Discover the Benefits of Wound Care Nutrition Certification

Nancy Collins, PhD, RDN, LD, NWCC, FAND

Whether you are looking to increase your wound care nutrition knowledge or advance your career, a new wound care certification course for Registered Dietitians (RD) and Registered Dietitian Nutritionists (RDN) will help you meet your goals, while improving outcomes for your wound care patients.

Discover the Benefits of Wound Care Nutrition Certification

 

I often get funny reactions when I tell people I specialize in wounds. Lay people always assume I mean bullet wounds. I notice them nodding with confusion when I go on to explain that I do not see many bullet wounds, but treat plenty of pressure injuries and diabetic foot ulcers.

Dr Nancy Collins

Nancy Collins, PhD, RDN, LD, NWCC, FAND

When I have the same conversation with nurses, patient care assistants, and other healthcare providers who do not specialize in wounds, they seem to nod with a similar amount of confusion. They immediately think of topical care and turning and repositioning—all important to wound healing—but they overlook the fact that in order to build new tissue it is necessary to have adequate nutritional substrate onboard.

Clearing up this confusion is one of the reasons I am so excited to share the new nutrition certification available from the National Alliance of Wound Care and Ostomy® (NAWCO®). Hopefully every skin and wound care team will soon have a certified nutrition member to help heal wounds from the inside out!

Introducing the NWCC Credential for RDs and RDNs

NAWCO’s new Nutrition Wound Care Certified (NWCC) credential will give you more than just a few more letters after your name. By completing the approved wound care certification course through Wound Care Education Institute® (WCEI®), you’ll also receive the latest nutrition information to help you improve the healing and lives of your patients. And if you are looking to advance your career, wound care training and certification provide the clinical knowledge to help others see you as the expert in the area of nutrition as it relates to wound healing. Yes, both you and your patients will benefit from this certification.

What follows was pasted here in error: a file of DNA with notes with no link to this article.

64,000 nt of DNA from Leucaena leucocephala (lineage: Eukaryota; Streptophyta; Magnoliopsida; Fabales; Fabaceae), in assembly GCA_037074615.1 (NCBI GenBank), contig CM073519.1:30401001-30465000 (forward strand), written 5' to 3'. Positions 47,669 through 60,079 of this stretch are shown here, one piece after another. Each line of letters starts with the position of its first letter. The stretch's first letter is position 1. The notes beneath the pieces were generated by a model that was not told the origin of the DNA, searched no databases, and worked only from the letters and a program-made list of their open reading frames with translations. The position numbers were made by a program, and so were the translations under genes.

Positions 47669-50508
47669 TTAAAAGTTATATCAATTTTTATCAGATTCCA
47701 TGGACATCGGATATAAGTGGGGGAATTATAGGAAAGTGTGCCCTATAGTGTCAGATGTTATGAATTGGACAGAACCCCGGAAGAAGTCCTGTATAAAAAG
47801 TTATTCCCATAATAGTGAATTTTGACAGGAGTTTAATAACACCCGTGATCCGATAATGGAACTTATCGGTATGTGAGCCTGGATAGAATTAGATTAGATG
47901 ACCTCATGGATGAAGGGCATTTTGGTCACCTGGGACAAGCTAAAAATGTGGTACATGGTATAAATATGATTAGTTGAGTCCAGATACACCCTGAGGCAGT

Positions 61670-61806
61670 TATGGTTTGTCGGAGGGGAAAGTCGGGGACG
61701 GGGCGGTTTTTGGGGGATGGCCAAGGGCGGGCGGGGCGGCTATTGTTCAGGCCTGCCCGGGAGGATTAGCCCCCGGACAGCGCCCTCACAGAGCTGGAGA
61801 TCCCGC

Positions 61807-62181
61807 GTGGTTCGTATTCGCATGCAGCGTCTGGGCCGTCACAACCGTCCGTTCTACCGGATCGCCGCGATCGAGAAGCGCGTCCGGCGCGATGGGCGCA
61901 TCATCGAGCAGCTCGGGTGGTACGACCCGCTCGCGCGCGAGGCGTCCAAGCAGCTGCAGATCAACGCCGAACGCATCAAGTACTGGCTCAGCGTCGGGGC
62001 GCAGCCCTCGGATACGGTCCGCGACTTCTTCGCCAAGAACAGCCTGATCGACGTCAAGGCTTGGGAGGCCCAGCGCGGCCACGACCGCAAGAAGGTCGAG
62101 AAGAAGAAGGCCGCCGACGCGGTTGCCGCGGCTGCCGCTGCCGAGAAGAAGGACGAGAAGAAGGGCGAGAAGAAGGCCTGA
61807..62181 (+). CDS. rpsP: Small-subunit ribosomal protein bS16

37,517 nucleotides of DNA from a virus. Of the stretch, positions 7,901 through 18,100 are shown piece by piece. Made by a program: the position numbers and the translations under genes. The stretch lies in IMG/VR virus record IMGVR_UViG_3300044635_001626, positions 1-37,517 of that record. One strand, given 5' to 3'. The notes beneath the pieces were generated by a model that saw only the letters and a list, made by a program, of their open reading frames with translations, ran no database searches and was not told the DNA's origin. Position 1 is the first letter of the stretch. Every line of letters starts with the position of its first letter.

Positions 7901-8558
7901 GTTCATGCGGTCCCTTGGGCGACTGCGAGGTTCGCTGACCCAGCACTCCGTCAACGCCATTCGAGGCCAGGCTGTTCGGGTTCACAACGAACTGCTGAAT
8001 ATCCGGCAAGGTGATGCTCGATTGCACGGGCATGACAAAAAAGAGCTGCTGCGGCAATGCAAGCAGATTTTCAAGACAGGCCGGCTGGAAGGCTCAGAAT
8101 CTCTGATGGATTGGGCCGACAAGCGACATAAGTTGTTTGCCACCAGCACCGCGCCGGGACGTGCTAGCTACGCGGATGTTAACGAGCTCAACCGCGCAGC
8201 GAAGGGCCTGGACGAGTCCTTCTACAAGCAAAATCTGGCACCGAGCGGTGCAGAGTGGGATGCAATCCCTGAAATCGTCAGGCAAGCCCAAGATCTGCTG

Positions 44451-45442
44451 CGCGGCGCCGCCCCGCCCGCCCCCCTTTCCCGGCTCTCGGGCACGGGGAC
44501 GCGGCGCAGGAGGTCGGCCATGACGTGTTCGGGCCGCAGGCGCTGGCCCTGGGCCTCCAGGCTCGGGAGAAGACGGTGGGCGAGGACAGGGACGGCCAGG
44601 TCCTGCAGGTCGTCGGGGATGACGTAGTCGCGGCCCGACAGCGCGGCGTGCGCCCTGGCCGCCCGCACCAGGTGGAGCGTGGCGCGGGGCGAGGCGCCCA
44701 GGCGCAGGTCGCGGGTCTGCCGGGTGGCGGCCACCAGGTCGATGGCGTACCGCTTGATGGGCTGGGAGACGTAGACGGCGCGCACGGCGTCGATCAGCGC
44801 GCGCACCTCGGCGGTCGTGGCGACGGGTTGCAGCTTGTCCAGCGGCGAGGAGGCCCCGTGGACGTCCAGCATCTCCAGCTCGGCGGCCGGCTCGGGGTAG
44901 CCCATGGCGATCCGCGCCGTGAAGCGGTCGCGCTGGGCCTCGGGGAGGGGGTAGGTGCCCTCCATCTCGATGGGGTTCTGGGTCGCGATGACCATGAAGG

The Benefits of Nutrition Wound Care Certification

This nutrition certification program will benefit you, your patients, your wound care team, and your facility. Becoming a more valuable wound care nutrition expert has many benefits for your professional development and patient outcomes. Certification also lends credibility if you ever are involved in a lawsuit, and as you know, wound lawsuits are plentiful.

NWCC certification confirms your nutrition knowledge, skills, and abilities in wound care, based on predetermined standards. When facilities are looking to hire or promote, education is an important determining factor, which is why certification in your field is important. Certification recognizes your commitment to keeping current with the latest information, developments, and research to improve your professional abilities and clinical judgment.

In summary, this learning and skill development will help you: